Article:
Wednesday, December 19, 2012

Does Santa skip Newtown this year?

    I've been considering for days what the topic should be for this post.  I thought about regurgitating the story of when I met the real Santa Claus and how that dusty stranger should remind us how to act regardless of the season.  I gave consideration to poking a little fun at C & E Christians to support the notion that we should keep our Spiritual lives active year-round.  I was also trying to figure a way to talk about family gatherings and how important they are with those present now, and in remembrance of those who are gone.
    And then last Friday, a manifestation of evil made its way to the Sandy Hook Elementary School and ruined Christmas for so many families.
    I have been struggling in the wake of such a tragedy with not only how to write, but how to act in this Happiest Season of All.  Little by little, with the help of others, I am beginning to see that the joy of gift giving, the celebration of the Nativity and the fellowship of friends and family is NOT disrespectful to those in mourning, and the Christmas feelings exist in defiance of evil.
Once a year we revive the myth of a supernatural elfin reindeer herder who, within those few short hours of darkness, visits every house on Earth to selflessly leave a cache of toys for children.  We do this because we love the look on their faces and because we love the feeling of sacrificial gift giving.  Knowing full well that there are scores of presents that will remain unopened, you must wonder, “Does Santa skip Newtown this year?” 
    Mr. Rogers helped me find Santa.  He said: “When I was a boy and I would see scary things in the news, my mother would say to me, ‘Look for the helpers. You will always find people who are helping.’ To this day, especially in times of ‘disaster,’ I remember my mother’s words, and I am always comforted by realizing that there are still so many helpers - so many caring people in this world.” You saw the real Santa Claus in the faces of all of those who ran to help and are still there helping.
    In the aftermath of last Friday, the news, Internet and social networks have been flooded with sympathetic well-wishers offering to include those who died and those left behind in their prayers.  I have to wonder how many of those people really did say a prayer, and more importantly, when was the last time they called out to God.  We should not wait until we suffer some misfortune or witness some catastrophe (or for Christmas and Easter) to remember our Faith.  I hope you did say a prayer for those 26 souls and for all of those they left behind, but I hope, too, that you’ll say a prayer tomorrow and the next day.
    And lastly don’t postpone the opportunities to be with and cherish your friends and family.  Most of us, I’m sure, have an empty seat in our heart for those who will not be joining our holiday meal.  I know some of you have said goodbye to a loved one in this past year, and this Christmas will be your first without…   In that darkness of mourning, there is always the light of hope.  The news doesn't report all of the planes that land safely, or the road trips made without incident, or faces and names of all those precious little boys and girls who WILL get tucked in by a parent tonight.  So whether it is your child, niece or nephew, your brother or sister, mother or father, friend or lover, rejoice in the time you have and recognize that each and every one of them is yet another miracle.  And don’t ever allow yourself to be in the position of regretting not parting with a hug and a kiss, or not saying goodbye, I’m sorry or I love you.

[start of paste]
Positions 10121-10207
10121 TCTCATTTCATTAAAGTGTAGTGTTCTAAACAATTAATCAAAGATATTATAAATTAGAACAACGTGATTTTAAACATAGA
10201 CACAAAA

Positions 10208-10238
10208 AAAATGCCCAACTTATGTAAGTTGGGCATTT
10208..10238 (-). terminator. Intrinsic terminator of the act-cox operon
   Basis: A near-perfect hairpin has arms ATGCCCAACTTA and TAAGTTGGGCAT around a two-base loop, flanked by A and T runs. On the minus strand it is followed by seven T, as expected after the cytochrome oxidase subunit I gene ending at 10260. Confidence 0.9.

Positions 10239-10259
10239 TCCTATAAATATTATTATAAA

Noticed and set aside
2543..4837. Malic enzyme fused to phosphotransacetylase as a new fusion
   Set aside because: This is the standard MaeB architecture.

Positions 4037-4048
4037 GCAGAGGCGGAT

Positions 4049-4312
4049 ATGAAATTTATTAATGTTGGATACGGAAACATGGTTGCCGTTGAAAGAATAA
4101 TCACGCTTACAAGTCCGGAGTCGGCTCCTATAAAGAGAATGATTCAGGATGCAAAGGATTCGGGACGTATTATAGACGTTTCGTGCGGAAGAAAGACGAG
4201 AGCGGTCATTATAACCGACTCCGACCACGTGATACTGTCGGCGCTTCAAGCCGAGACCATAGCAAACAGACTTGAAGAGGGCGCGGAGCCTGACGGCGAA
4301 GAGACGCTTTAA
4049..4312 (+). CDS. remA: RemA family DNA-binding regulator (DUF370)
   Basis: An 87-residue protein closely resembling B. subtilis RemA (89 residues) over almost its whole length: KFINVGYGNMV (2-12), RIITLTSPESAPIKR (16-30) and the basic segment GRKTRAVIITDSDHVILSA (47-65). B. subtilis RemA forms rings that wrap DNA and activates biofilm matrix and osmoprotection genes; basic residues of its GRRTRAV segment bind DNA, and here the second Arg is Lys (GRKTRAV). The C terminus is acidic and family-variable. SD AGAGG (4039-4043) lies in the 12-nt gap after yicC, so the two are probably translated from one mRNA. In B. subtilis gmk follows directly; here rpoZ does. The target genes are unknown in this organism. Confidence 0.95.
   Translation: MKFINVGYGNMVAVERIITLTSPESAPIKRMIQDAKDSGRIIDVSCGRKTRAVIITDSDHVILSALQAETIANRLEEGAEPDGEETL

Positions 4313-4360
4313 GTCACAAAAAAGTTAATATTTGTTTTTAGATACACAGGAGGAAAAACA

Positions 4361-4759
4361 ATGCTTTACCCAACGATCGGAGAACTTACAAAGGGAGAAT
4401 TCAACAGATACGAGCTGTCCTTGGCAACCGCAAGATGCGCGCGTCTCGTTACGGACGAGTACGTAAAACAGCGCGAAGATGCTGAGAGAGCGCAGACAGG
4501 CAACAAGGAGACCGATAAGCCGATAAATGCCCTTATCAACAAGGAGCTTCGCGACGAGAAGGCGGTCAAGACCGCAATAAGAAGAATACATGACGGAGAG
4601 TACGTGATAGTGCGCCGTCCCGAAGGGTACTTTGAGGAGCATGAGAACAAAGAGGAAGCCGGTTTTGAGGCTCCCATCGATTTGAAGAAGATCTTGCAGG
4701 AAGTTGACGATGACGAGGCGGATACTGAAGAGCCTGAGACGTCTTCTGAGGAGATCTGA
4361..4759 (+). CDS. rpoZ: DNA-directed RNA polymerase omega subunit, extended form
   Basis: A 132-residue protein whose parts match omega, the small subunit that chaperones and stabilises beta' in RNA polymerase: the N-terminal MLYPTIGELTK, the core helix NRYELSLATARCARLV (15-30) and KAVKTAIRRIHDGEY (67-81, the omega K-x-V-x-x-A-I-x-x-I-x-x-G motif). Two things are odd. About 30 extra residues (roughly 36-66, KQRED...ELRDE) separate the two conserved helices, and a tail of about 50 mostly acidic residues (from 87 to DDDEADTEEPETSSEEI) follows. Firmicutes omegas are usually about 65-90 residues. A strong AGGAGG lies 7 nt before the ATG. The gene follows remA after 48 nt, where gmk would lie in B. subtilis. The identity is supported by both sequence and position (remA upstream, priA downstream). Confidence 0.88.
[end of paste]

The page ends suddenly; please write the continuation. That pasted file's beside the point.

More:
Please for the sake of all of those around you and especially for those innocent lives lost in Connecticut, prove that the evil did not win and have a Merry Christmas.

Thursday, December 13, 2012


   Just a brief post about rescue dogs.  We lost our Cavalier King Charles, Baxter, to a congenital heart disease a couple of months back.  It was a hard good-bye.  He and his little sister Betsy, a mixed terrier, were both rescued.  
   Yesterday the time was right.  Sarge's Animal Rescue in Waynesville called with a rescued terrier in need of a loving home.  Sebastian is contently asleep on my lap as I am typing.
   Please support your local shelter; if you can't foster, adopt, or volunteer, any monetary contribution will help save precious dogs like my Baxter, Betsy and Sebastian.

Friday, December 7, 2012

Winter Solstice

Ah, winter has arrived! (Well, close enough.)  Tis the season of parties, parties, and parties!  The solstice is coming and whether that event is a reminder to get your garlic planted so that it matures in time to pair with next summer’s tomatoes, or is your time for a Feast of Juul in tribute to Thor (didn’t he just star in a movie?) and the return of the sun’s cycle of life, light and warmth; it is a time of anticipation, sharing, fellowship and celebration. 
Yes, we honor the shortest day/longest night of the year in many different traditions.  The Inuits have their Quviasukvik or winter feast where everyone brings some meat and drink, and all is shared by everyone simultaneously while contemplating their favored deity (Bless this food, Father), later exchanging gifts in quiet family gatherings (sounds like my house). 
Western Europeans burn a Yule log and scatter the ashes on their farm fields as fertilizer each day until the Twelfth Day (my true love gave to me… Ashes?).